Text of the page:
First off, congratulations to Fiona Mozley, who is surely the first ManBooker shortlisted author to be working in a bookstore (Little Apple Bookshop in York) at the same time as the hullabaloo. “Can you recommend one of the Booker titles please?” “Well, er…there is this one. It’s called Elmet…”
It has been a week of seemingly conflicting messages. Hachette’s worldwide chief, Arnaud Nourry, told the Anglo-American Press Association in Paris, that the book market would remain flat in the next three to five years, and then decline over the following decade. But this coincided with a report that sales of printed books in China were more than 10% up for the first half of 2017, compared to 2016, according to data company OpenBook, and that Barnes & Noble had delivered its “best quarterly sales performance [for trade books] for two years”, according to CEO Demos Pameros, and that it was even looking at opening more stores.
Nourry’s comments echoed remarks made by Hachette UK CEO Tim Hely Hutchinson at Futurebook last December when he talked about an industry “in long term secular decline”. That phrase sent a number of people checking their notes and looking up the video clip on which he was interviewed: did he really say ‘secular’? Or was ‘cyclical’? Circular? Secular it was, which, to remind those not fluent in economics terminology, broadly speaking means long term, regardless of current economic trends. So, in other words, any positive blips – like that news from China – cannot mask the overall trend. If you like, this is the climate change view of the industry, with traditional publishing being the Polar ice caps.
Both Nourry and Hely Hutchinson believe hope lies in mobile, or rather video games for mobile, hence Hachette’s purchase of Neon Play and Brainbow in the UK, and IsCool in France. Mobile is surely also responsible for the glowing audio figures that are being reported. According to the Association of American Publishers, audio sales were up 29% for the first four months of this year, compared to the same period last year.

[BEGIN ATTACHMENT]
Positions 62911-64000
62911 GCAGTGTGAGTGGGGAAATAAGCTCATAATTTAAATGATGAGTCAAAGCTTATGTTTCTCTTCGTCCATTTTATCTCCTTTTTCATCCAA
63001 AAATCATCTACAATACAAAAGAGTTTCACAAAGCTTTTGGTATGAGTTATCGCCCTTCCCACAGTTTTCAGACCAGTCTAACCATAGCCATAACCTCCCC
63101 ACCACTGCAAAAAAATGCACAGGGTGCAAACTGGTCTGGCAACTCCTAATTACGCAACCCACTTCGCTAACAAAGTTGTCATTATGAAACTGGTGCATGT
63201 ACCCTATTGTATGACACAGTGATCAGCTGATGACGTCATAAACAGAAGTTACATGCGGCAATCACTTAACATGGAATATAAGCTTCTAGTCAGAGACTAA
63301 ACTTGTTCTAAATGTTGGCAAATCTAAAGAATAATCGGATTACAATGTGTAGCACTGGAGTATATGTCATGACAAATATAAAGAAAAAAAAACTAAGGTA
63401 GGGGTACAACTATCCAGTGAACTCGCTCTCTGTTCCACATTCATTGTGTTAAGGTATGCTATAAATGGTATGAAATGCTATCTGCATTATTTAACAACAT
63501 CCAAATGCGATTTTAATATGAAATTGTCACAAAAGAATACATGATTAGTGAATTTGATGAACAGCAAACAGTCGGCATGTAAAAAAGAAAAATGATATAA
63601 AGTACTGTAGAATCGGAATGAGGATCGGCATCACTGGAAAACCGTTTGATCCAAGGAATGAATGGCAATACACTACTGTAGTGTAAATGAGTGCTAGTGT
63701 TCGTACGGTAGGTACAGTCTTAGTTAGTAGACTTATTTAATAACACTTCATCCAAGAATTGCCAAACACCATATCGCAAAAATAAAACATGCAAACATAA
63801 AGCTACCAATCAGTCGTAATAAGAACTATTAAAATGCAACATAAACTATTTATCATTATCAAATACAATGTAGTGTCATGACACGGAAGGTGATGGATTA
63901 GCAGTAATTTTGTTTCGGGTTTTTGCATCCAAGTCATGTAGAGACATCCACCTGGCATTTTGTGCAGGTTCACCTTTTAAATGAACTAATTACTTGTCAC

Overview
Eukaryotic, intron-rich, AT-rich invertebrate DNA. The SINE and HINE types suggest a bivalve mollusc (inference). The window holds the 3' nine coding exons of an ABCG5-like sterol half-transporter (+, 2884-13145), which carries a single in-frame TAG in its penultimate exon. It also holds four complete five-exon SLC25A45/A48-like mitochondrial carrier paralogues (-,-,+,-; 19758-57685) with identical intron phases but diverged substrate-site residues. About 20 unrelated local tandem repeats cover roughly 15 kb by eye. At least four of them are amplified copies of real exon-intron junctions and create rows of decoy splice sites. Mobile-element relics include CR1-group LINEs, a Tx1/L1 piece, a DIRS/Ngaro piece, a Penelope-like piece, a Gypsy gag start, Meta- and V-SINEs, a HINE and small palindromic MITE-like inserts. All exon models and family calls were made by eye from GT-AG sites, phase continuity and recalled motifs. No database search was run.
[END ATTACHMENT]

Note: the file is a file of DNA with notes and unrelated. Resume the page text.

The Booksellers Association’s CEO Tim Godfray put on a combative performance at is annual conference, quoting a specially commissioned report from the Centre for Economics and Business Research which shows that UK bookshops contribute an estimated £1.9bn to the UK economy annually. The report also notes the harder to quantify benefits of bookshops which “stretch beyond these monetary impacts [and encompass] education, literacy and the provision of informational and cultural conduit to society at large”.
Publishers continue to acknowledge the importance of indie booksellers. In the US, Abrams has just created the position of sales manager/indie ambassador, luring experienced bookseller Wendy Ceballos away from Third Place Books in Seattle. This is the same position that Kate Gunning occupies for Penguin Random House in the UK. Meanwhile, the American Booksellers Association and the Authors Guild have just announced a joint initiative to produce events in indie stores across the US. The events will pair a debut author with an established author in the authors’ home area, with the emerging authors chosen by indie booksellers for the ABA’s ‘Indies Introduce’ list.
Two international companies announced they were becoming even more global this week: HarperCollins unveiled HarperCollins Hungary, the new name for Harlequin Hungary which the publisher acquired in 2014, and Simon & Schuster is to launch Scribner in Australia and New Zealand in 2018.
Wonder how many cities are preparing their bids to host Amazon’s second headquarters, which the giant company is simply referring to as HQ2. This is a little like bidding for the Olympics or the World Cup, given the massive economic boost it will provide. “We expect HQ2 to be a full equal to our Seattle headquarters,” Amazon founder and CEO Jeff Bezos says. “Amazon HQ2 will bring billions of dollars in up-front and ongoing investments, and tens of thousands of high-paying jobs. We’re excited to find a second home.”
But of course, the really big news of the week was that the Hemingway cats survived Hurricane Irma – as did the staff at Hemingway House at Key West in Florida who hunkered down with all 54 (sic) polydactyl (six-toed) cats who are descended from a cat named Show White that the author adopted while he lived there in the 1930s. The rules of journalism dictate that a feline-themed Hemingway title must be inserted here. Oh A Farewell to Mice will have to suffice. After all, there can’t be any left with that lot prowling around.
Roger Tagholm writes our Snapshot of the Week.